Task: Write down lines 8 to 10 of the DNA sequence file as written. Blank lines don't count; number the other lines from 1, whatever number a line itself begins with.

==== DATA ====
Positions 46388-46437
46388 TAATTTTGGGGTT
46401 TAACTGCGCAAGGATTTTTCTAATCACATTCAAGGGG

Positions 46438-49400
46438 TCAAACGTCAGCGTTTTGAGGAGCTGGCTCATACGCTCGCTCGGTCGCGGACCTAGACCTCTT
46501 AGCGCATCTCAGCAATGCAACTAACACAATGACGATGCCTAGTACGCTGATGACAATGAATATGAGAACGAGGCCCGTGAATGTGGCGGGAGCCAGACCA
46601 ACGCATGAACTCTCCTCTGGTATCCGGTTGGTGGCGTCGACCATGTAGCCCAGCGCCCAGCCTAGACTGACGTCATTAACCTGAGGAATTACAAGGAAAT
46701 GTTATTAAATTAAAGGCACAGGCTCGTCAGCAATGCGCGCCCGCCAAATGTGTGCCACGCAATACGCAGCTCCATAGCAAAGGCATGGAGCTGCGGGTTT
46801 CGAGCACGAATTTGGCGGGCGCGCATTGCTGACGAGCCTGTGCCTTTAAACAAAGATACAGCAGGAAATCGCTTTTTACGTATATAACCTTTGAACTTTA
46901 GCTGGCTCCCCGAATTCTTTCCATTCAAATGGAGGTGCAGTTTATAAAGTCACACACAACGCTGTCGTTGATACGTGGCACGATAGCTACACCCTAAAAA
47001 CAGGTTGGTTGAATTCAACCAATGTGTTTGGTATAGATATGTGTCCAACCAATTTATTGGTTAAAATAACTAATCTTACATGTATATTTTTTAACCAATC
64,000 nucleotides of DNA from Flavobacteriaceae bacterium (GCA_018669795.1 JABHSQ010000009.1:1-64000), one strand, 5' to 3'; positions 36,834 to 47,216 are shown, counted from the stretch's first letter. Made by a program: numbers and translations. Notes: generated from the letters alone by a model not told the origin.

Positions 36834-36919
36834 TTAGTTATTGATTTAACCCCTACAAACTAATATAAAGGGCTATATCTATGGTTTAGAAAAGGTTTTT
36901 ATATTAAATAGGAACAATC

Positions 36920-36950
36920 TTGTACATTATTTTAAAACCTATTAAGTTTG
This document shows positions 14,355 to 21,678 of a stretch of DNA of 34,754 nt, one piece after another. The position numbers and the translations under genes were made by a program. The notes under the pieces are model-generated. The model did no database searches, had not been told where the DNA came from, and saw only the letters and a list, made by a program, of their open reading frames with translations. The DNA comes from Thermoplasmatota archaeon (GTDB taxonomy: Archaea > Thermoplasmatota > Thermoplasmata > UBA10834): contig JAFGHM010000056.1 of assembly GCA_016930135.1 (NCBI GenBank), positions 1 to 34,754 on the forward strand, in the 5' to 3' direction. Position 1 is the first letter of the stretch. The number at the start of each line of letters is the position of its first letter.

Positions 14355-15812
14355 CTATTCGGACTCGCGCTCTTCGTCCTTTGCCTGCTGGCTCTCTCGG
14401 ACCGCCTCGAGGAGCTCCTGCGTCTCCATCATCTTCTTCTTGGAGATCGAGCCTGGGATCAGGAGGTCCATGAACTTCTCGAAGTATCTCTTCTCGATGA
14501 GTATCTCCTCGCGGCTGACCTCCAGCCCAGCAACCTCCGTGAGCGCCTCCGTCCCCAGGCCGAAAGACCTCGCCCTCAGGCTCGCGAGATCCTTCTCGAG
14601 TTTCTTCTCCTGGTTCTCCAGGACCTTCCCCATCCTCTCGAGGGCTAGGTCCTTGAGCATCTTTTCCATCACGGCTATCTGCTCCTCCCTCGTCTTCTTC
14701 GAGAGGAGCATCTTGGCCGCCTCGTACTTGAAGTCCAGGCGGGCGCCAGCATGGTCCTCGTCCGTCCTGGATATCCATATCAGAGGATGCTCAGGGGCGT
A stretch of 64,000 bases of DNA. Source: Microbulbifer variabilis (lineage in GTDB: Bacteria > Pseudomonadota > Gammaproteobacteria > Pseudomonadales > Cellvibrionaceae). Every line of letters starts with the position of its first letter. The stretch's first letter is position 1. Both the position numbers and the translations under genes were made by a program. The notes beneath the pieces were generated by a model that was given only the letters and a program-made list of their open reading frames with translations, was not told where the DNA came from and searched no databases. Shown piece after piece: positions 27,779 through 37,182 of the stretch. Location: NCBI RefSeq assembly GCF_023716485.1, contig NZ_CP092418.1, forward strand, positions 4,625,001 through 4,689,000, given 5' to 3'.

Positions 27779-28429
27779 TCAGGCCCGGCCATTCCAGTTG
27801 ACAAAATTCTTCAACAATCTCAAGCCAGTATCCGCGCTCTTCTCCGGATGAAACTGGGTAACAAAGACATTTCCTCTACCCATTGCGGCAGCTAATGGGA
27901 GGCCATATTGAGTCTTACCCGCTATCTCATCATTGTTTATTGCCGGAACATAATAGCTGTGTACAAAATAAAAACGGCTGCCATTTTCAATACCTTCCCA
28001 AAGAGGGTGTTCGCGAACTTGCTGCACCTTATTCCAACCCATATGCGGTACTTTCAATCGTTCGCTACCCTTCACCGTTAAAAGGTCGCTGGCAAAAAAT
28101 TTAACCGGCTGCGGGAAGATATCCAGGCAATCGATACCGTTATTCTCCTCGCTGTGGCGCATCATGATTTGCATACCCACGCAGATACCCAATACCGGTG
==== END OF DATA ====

46701 GTTATTAAATTAAAGGCACAGGCTCGTCAGCAATGCGCGCCCGCCAAATGTGTGCCACGCAATACGCAGCTCCATAGCAAAGGCATGGAGCTGCGGGTTT
46801 CGAGCACGAATTTGGCGGGCGCGCATTGCTGACGAGCCTGTGCCTTTAAACAAAGATACAGCAGGAAATCGCTTTTTACGTATATAACCTTTGAACTTTA
46901 GCTGGCTCCCCGAATTCTTTCCATTCAAATGGAGGTGCAGTTTATAAAGTCACACACAACGCTGTCGTTGATACGTGGCACGATAGCTACACCCTAAAAA